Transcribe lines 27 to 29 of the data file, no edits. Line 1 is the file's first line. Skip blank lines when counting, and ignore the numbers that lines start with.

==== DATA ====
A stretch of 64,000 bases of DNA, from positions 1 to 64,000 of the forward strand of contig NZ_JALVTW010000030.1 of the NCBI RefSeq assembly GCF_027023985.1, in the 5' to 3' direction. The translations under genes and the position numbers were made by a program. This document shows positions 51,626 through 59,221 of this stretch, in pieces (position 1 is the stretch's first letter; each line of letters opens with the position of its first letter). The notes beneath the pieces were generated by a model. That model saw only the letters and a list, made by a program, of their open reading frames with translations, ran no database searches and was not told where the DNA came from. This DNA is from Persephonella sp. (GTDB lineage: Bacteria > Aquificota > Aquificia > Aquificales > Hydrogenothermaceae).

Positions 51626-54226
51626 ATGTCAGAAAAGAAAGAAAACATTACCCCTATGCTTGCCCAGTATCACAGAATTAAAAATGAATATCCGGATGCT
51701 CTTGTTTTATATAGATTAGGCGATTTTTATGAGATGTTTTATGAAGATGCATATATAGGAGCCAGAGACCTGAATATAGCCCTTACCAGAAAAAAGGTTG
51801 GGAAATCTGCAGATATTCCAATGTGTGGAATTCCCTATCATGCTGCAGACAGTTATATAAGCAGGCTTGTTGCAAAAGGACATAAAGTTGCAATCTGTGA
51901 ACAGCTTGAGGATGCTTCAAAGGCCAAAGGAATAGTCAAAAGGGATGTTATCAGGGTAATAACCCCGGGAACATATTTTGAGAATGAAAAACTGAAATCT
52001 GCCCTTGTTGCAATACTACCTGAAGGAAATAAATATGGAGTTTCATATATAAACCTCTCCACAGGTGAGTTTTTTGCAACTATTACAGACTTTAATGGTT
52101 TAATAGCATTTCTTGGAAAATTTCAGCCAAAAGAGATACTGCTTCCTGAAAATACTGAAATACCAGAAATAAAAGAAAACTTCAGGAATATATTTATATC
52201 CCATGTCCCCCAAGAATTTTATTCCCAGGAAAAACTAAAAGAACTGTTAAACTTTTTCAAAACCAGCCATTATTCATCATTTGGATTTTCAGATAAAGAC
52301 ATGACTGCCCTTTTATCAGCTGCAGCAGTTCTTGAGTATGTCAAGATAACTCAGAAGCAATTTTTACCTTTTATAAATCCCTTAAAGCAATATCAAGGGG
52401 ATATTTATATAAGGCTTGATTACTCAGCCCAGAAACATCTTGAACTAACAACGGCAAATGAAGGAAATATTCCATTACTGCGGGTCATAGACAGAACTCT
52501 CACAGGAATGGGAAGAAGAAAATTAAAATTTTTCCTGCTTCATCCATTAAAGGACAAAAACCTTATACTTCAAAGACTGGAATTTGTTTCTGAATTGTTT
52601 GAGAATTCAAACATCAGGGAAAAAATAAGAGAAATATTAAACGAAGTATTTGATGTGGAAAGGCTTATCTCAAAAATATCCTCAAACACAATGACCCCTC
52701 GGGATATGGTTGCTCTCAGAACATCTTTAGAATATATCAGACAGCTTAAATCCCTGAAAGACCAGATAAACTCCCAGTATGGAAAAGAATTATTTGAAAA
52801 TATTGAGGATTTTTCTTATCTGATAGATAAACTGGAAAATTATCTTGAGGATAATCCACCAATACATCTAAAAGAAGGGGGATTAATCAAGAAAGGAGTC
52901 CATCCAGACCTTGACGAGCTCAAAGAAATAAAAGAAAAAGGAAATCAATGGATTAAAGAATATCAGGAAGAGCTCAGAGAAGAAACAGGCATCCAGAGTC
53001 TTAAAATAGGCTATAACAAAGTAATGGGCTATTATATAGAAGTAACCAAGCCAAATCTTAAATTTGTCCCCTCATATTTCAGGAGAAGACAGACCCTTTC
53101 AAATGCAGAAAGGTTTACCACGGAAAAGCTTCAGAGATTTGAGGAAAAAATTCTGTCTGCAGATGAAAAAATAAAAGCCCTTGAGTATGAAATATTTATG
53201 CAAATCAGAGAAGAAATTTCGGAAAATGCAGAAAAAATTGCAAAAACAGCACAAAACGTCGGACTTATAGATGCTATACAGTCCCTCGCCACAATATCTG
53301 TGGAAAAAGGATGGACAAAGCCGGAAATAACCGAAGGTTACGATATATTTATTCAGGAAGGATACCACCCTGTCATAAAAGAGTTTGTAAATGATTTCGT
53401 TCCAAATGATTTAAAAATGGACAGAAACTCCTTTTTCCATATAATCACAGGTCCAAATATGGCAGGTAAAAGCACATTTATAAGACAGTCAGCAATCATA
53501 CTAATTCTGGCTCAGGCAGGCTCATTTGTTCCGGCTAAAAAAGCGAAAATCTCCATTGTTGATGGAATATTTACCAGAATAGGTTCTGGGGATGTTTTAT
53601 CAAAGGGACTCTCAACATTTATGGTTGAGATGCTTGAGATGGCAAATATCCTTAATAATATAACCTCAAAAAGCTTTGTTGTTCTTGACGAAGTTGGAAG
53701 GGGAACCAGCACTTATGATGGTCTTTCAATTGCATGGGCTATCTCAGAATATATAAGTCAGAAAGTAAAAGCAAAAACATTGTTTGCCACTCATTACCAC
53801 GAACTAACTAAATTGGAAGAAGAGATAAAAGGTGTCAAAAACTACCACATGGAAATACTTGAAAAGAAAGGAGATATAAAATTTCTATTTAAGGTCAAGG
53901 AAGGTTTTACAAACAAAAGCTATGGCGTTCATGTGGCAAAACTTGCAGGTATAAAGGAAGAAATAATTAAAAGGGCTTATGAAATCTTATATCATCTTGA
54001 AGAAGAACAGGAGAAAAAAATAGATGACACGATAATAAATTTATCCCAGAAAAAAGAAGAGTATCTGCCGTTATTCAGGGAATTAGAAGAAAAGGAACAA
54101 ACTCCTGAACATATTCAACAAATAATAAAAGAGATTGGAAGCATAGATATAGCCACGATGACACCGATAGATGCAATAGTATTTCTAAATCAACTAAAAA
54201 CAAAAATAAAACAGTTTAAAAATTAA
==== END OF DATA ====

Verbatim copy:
54001 AGAAGAACAGGAGAAAAAAATAGATGACACGATAATAAATTTATCCCAGAAAAAAGAAGAGTATCTGCCGTTATTCAGGGAATTAGAAGAAAAGGAACAA
54101 ACTCCTGAACATATTCAACAAATAATAAAAGAGATTGGAAGCATAGATATAGCCACGATGACACCGATAGATGCAATAGTATTTCTAAATCAACTAAAAA
54201 CAAAAATAAAACAGTTTAAAAATTAA